A new study from HelloWallet, a firm that assists employers who want to provide online financial planning services to their staff, is the lightening rod for a fiery debate – are you better off saving for retirement than buying a home?
According to HelloWallet’s research, some 40 million households would do well to just say no to homeownership. Why? The report found that people in those households would have built more wealth by renting and investing their money in retirement vehicles like 401(k) s, IRAs or other tax-advantaged accounts.
Why renting can make sense
Furthermore, the study found that the benefits of homeownership can be hyped, especially when it comes to the tax benefits of buying a home, worse still if you’re in a lower income bracket, the tax benefits can be a mere pittance.
"Saving for retirement, rather than buying a home, is a better investment for a majority of people," says Todd Kading, managing director of LeafHouse Financial Advisors.
He says retirement investments are tax advantaged, thus the same investment amount that an individual could invest in a house could prove more lucrative if it were invested in a 401(k) or IRA, for example.
Secondly, he points out that retirement accounts are more liquid than are houses. "You could feasibly withdraw some or all of your retirement savings income if you wanted, whereas the assets invested into a home are not nearly as liquid."
Kading also likes the fact that retirement savings allow for diversity. Depending on your home to fund your retirement can be a huge mistake. Says Kading, "A house is a lifestyle, not an investment choice."
Renting also allows flexibility. "This is something that is especially impactful in an economic climate where relocating for a job may be helpful or necessary," says Elle Kaplan, CEO and founding partner of Lexion Capital Management.
Before you give up on the American Dream…
You’ll hear strong arguments too, that the study is flawed. "Renting is no silver bullet," says Joseph Ritter, Jr., a certified financial planner with Zacchaeus Financial Counseling.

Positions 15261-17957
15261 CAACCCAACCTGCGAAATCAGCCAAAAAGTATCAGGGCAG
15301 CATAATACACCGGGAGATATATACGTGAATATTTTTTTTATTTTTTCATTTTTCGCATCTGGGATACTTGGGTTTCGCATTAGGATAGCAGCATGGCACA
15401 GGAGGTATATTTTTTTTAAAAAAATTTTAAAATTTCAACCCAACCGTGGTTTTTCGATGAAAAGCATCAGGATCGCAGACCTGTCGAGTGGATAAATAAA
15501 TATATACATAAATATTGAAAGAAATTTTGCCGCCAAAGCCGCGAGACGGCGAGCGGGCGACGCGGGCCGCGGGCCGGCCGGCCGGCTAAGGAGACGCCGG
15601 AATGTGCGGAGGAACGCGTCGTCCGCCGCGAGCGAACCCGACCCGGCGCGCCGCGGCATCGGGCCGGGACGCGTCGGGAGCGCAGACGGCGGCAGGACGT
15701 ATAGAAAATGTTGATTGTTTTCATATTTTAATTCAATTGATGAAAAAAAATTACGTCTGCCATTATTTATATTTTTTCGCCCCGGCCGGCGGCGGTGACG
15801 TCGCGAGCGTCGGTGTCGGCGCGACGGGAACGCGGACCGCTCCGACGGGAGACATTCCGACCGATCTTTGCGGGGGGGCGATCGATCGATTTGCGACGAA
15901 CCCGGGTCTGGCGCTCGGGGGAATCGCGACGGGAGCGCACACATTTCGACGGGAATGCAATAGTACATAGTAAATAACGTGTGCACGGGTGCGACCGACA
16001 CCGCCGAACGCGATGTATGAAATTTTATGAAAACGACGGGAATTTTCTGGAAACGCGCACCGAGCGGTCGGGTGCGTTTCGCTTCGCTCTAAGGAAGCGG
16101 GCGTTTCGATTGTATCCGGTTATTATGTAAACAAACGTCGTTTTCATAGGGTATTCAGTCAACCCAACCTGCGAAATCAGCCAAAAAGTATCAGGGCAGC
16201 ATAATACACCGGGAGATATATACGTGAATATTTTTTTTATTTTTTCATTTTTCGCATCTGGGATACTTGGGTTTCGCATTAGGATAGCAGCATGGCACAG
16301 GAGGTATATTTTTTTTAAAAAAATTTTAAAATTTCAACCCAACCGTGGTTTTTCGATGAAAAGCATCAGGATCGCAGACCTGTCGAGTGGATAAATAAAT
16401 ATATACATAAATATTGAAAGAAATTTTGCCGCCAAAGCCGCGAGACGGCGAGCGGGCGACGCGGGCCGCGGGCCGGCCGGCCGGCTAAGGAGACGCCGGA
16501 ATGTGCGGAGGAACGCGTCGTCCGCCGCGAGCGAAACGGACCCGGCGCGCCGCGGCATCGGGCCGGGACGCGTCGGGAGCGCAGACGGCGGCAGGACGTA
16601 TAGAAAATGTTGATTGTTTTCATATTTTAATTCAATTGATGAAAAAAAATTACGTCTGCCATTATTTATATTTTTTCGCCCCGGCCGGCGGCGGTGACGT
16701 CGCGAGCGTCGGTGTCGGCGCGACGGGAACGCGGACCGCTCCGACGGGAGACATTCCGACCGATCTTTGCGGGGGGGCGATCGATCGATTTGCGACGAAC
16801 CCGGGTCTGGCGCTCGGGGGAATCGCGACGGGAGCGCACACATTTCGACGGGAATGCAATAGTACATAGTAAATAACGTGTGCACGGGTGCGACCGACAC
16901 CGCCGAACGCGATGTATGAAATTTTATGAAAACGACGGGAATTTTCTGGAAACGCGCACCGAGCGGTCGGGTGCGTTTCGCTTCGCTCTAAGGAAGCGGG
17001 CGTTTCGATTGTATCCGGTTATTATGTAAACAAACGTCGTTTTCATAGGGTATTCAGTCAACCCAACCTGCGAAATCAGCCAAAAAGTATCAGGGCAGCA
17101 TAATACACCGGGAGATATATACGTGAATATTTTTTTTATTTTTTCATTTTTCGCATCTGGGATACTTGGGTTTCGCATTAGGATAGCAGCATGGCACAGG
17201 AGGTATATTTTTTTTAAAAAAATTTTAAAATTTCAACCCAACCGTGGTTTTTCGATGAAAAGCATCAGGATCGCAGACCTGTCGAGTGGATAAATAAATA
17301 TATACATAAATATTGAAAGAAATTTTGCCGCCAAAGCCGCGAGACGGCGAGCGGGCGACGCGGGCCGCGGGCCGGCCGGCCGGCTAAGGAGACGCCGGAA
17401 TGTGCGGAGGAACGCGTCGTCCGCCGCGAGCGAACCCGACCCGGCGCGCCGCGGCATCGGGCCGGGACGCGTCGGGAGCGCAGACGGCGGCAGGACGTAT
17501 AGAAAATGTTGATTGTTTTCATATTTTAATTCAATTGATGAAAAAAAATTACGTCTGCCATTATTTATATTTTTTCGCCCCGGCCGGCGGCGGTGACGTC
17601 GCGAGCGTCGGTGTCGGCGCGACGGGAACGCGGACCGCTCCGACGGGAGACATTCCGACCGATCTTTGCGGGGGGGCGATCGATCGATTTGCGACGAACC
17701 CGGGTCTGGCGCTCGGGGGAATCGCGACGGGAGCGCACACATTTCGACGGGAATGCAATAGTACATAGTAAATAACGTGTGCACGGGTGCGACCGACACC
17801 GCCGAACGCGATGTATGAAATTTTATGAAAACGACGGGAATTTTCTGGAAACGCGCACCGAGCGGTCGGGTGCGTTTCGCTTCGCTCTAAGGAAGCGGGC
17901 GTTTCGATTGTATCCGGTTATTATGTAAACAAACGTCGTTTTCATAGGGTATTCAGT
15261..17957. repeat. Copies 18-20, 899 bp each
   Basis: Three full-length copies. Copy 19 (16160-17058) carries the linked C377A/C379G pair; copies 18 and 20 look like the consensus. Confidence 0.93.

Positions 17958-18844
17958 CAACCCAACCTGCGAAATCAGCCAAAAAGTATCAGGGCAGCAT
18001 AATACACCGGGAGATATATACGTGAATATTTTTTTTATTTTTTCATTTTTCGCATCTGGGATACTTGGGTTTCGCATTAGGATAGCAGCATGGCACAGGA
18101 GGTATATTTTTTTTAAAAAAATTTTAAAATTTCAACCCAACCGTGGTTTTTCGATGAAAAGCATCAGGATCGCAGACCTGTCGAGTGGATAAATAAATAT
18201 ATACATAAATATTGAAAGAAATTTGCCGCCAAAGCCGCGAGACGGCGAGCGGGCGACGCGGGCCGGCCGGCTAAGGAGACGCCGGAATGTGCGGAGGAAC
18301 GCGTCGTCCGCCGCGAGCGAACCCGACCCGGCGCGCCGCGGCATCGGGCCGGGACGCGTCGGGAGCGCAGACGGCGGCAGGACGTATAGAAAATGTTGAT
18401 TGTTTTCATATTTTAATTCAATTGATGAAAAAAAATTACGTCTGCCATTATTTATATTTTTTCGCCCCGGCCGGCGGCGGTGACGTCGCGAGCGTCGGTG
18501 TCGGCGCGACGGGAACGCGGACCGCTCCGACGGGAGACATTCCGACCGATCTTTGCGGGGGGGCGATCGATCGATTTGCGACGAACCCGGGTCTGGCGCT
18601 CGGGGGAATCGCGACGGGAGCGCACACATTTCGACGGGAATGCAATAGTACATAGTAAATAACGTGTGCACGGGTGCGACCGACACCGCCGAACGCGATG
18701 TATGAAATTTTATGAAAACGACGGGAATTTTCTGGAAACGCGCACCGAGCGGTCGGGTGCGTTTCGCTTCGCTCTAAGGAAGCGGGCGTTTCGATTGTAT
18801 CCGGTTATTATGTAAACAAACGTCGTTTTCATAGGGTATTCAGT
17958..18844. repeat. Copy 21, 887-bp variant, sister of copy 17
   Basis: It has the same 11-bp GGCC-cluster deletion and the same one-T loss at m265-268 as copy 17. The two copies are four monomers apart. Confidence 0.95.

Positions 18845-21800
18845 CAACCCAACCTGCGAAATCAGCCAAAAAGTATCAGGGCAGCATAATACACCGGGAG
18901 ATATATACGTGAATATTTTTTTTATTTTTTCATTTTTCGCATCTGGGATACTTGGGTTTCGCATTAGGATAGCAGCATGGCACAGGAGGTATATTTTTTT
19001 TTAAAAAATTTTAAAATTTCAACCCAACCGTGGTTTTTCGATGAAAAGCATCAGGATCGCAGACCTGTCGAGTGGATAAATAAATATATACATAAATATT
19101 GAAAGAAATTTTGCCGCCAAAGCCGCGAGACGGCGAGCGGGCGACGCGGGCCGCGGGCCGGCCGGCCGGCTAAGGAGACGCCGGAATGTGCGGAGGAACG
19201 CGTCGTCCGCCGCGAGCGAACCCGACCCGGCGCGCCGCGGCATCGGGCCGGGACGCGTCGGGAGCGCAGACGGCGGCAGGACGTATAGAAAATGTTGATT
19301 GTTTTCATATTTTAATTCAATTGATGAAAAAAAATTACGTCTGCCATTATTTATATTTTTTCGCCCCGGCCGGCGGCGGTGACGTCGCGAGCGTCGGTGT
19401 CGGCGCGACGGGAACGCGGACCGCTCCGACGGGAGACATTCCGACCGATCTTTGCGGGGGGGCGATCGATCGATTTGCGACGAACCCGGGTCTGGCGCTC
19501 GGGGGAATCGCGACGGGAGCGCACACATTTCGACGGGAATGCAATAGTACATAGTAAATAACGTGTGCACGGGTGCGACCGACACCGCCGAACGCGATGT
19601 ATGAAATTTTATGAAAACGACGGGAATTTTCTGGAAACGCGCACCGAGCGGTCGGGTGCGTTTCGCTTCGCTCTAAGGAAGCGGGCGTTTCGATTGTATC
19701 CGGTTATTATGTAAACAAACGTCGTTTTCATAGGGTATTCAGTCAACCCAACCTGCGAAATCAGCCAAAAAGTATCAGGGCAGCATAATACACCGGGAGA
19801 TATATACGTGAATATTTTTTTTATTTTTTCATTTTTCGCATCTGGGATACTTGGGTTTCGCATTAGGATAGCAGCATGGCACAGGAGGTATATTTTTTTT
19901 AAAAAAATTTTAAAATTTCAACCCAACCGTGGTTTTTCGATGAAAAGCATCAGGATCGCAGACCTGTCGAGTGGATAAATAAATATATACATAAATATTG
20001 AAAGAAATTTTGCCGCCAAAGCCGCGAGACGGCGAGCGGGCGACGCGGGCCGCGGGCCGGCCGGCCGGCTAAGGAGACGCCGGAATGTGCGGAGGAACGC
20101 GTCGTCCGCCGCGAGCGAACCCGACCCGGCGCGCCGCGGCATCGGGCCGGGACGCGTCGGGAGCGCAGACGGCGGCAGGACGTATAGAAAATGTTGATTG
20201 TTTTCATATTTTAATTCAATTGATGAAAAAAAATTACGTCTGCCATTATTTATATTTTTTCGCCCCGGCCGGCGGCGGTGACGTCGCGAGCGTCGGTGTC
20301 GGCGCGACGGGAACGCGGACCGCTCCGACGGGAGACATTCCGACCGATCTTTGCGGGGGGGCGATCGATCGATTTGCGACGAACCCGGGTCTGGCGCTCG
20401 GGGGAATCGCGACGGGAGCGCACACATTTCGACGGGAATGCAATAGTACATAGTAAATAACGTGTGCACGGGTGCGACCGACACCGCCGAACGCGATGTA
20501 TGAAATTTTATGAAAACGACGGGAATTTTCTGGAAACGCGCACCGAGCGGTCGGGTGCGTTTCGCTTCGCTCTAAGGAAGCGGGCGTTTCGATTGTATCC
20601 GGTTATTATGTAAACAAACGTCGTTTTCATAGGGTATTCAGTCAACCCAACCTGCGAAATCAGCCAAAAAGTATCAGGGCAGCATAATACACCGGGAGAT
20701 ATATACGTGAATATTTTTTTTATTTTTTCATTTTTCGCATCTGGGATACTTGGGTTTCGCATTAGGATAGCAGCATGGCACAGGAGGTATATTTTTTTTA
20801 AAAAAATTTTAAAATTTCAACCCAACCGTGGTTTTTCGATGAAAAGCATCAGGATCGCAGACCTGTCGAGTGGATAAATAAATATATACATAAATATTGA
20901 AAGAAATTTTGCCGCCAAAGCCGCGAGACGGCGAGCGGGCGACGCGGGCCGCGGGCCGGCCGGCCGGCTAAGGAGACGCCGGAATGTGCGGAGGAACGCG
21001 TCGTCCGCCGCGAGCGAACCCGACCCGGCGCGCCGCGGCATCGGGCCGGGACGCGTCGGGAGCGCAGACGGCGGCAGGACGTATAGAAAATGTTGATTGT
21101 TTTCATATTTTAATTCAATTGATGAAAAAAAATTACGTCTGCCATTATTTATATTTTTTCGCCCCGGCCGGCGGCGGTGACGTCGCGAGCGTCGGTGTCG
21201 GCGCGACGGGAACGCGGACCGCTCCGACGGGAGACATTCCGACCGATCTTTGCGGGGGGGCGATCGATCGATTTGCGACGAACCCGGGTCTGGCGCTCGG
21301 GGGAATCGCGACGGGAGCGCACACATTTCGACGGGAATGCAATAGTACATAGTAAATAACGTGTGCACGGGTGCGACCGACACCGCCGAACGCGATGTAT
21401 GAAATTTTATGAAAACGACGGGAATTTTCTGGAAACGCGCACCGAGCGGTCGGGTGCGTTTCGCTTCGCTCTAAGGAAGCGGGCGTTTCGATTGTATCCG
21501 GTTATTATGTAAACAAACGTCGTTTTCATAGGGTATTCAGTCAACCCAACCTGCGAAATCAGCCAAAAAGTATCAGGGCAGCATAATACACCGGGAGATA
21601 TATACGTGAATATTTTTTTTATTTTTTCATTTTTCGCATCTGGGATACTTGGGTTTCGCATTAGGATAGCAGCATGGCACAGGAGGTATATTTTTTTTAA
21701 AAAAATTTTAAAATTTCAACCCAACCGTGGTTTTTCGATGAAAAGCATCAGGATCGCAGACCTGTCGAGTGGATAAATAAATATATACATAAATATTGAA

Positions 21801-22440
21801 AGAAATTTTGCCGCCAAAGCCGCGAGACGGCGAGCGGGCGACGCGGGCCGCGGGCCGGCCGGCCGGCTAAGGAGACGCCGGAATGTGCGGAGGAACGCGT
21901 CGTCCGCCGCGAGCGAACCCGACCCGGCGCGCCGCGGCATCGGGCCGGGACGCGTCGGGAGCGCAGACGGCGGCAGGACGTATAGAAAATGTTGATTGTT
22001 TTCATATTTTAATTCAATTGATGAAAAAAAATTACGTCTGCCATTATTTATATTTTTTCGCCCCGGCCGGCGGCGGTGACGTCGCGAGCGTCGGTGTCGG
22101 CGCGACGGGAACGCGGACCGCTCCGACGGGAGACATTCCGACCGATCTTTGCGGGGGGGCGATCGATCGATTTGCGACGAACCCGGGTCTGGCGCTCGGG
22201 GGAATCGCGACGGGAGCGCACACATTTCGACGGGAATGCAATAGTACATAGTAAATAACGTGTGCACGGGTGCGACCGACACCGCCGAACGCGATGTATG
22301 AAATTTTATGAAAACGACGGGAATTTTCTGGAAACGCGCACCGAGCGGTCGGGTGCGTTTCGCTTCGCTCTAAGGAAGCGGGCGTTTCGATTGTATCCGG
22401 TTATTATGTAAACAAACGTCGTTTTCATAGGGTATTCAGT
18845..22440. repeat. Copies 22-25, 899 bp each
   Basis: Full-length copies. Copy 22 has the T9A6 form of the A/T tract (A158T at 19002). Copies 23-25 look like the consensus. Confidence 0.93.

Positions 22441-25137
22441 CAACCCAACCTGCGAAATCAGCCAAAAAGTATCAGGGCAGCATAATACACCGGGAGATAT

For sure, "The results don’t mean people should stop buying houses," cautions Kimberly Goodwin, PhD., associate professor, Parham Bridges Chair of Real Estate and the University of Southern Mississippi.
She says that most cities in the U.S. don’t have a supply of rental property which could support such a change. Additionally, a sudden shift in people moving away from buying and toward renting would change the relative price of each option. If people decide to become renters, that is going to cause the cost of renting to increase relative to the cost of buying, then there would no longer be a cost savings from renting, she says.
For many large families, the rental market is not always an affordable option, adds Ritter.
Stacy Covitz says that when she bought her house in Carmel, Indiana, where renting was high in comparison to a mortgage, "We saved about $400 a month and put the extra toward our retirement."
Critics are quick to point out, "The study makes a big assumption -- that people would actually invest the money that they would have been putting toward a home into a retirement account instead. I’m not sure if this strategy would actually work in practice," says Katie Brewer, a certified financial planner with Your Richest Life Planning. Success depends on discipline.
Furthermore, truth is, home buyers can eventually pay off their mortgage and will not have to pay rent or make mortgage payments during retirement. "Renters on the other hand will need to pay rent in perpetuity over the life time," says Matt Rinkey, president of Illumination Wealth Management. A renter with a $1,000 a month rent payment for the rest of their life will need to accumulate $300,000 to $360,000 of additional assets just to support their rental payments during their retirement, says Rinkey. A homeowner with a mortgage paid off has significant financial security in not having that large expense as part of their monthly budget.
The bottom line?
The key if you choose to buy a home is to buy a house that is affordable. Then ideally, you can have your house and have breathing room in your budget to save for retirement too.
As with most financial decisions, says Rachele Bouchand, director of financial planning at Clark Nuber, "It’s best to step back and take a look at your entire financial picture and coordinate your savings between all your goals. The question shouldn’t be is renting better than buying a house, but what is the right answer for your lifestyle and goals? Renting is not necessarily the ‘right’ or ‘wrong’ answer to success in retirement, but it’s just one factor to balance with your other financial choices."